And then, as if Jesus hasn’t scandalized his listeners enough, he says the kingdom of heaven is like yeast. Do you know what yeast is? It’s a fungi, and I don’t mean it’s the kind of guy you want to party with. It’s a type of fungus with a very specific function. Leigh and I were given a bread maker when we were married. We’ve had that bread maker now for 14 years, and for the three weeks we used it, it was great! I remember putting the ingredients together: first I put in the water, then the butter, then flour and sugar and dry milk. The last thing to go in was the yeast, and I had to be very careful that it didn’t touch the water. I would make a tiny hole in the dry ingredients with my finger and then add just a little yeast. After a few hours of mixing and baking, we would have this wonderful loaf of bread. It was an amazing process. Anyone interested in a gently used fourteen-year-old breadmaker, see me after the service.
This is how the yeast works. When mixed with the flour and butter and milk, the yeast actually eats the sugars in the other ingredients and expels carbon dioxide. These gas bubbles are what cause the dough to rise, and create the pockets of air in the bread that give it a light texture.
So let’s pause to recap. Jesus says the kingdom of heaven is like a malignant weed with dangerous takeover properties and like a gas-expelling fungus that you eat in your sandwich. With a savior like this, who needs enemies! But the point here isn’t that Jesus is trying to put us down. Just the opposite! He’s trying to help us see that if we want to accomplish great things in God’s name, we can’t do it lying around. Like a growing plant, like a baking loaf, like a crucified savior, we have to rise up!
You wouldn’t think a tiny seed would produce a plant in which birds could build nests. You wouldn’t think a pinch of yeast could help create a two-pound loaf of bread. You wouldn’t think a group of volunteers with some Styrofoam, a bunch of cotton and love for children could do much in a week. You wouldn’t think a group of teenagers and a few brave (or insane) adults could make a dent in the incredible need they’ll see. And you wouldn’t think a popular, rabble-rousing rabbi crucified like a common criminal would be remembered a week after his death, much less 2000 years later.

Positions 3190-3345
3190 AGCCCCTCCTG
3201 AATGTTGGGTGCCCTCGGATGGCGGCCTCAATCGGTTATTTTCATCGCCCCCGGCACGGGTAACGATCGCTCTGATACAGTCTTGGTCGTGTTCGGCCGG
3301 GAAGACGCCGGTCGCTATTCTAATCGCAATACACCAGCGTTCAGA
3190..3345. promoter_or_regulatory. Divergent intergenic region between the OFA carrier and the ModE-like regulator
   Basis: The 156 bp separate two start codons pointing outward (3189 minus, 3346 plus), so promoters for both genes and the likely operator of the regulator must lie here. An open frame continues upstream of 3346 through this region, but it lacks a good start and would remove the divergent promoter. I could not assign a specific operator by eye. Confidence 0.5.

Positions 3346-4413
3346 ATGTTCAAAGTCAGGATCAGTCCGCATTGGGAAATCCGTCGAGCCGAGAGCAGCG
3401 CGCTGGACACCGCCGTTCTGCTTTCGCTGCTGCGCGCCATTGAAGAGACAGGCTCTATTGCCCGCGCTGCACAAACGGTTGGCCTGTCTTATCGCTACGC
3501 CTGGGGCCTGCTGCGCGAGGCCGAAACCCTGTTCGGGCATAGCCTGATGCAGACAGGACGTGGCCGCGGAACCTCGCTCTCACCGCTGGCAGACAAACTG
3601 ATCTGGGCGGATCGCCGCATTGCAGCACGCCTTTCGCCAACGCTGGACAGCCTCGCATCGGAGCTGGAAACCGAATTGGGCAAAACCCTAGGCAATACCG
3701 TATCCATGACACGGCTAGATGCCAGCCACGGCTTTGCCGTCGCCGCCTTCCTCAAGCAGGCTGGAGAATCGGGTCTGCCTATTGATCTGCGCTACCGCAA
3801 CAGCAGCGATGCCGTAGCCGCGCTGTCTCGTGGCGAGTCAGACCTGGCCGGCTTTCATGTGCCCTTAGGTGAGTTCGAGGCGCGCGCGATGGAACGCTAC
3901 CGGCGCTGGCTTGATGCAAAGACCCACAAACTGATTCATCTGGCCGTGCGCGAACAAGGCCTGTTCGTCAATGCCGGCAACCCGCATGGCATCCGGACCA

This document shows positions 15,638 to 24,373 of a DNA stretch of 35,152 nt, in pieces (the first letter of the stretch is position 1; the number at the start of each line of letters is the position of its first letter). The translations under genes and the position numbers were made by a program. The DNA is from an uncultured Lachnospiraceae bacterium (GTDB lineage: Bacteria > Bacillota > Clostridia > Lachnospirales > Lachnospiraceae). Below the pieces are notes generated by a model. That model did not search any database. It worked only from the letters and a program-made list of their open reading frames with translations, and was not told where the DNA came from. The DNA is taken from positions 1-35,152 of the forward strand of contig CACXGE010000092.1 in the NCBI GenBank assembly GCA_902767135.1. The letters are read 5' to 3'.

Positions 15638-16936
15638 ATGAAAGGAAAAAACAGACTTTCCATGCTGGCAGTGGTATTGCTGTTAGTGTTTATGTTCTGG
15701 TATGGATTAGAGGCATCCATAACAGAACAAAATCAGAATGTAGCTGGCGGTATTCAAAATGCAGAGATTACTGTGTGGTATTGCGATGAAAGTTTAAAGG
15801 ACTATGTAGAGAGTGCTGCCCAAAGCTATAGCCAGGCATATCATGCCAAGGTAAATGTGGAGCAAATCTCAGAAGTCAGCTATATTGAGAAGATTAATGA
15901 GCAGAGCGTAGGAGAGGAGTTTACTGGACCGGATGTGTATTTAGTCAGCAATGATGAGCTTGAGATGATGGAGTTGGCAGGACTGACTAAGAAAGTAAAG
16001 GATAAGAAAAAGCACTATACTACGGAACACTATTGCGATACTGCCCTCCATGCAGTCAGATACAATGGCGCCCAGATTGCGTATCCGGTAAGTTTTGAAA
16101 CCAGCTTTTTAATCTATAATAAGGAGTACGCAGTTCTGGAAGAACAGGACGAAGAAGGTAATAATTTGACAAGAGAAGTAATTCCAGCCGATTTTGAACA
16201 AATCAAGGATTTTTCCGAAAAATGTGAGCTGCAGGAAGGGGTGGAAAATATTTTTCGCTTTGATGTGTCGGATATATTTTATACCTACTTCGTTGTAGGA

But as Jesus points out in these parables, here’s the problem with that kind of thinking. We tend to think of faith quantitatively, as if our soul is a measuring cup with marks on the outside to let us know where we stand spiritually. “Your soul is only ¼ full – better get to church!” I wonder how many times people have said to themselves during trying times, “If I only had more faith.” Even the disciples turn to Jesus and plead, “Increase our faith!” But how do we determine what’s enough? When everything goes our way? When our prayers are answered the way we think they should be? What’s too little or too much faith? Evaluating our faith that way puts a lot of pressure on us to measure up.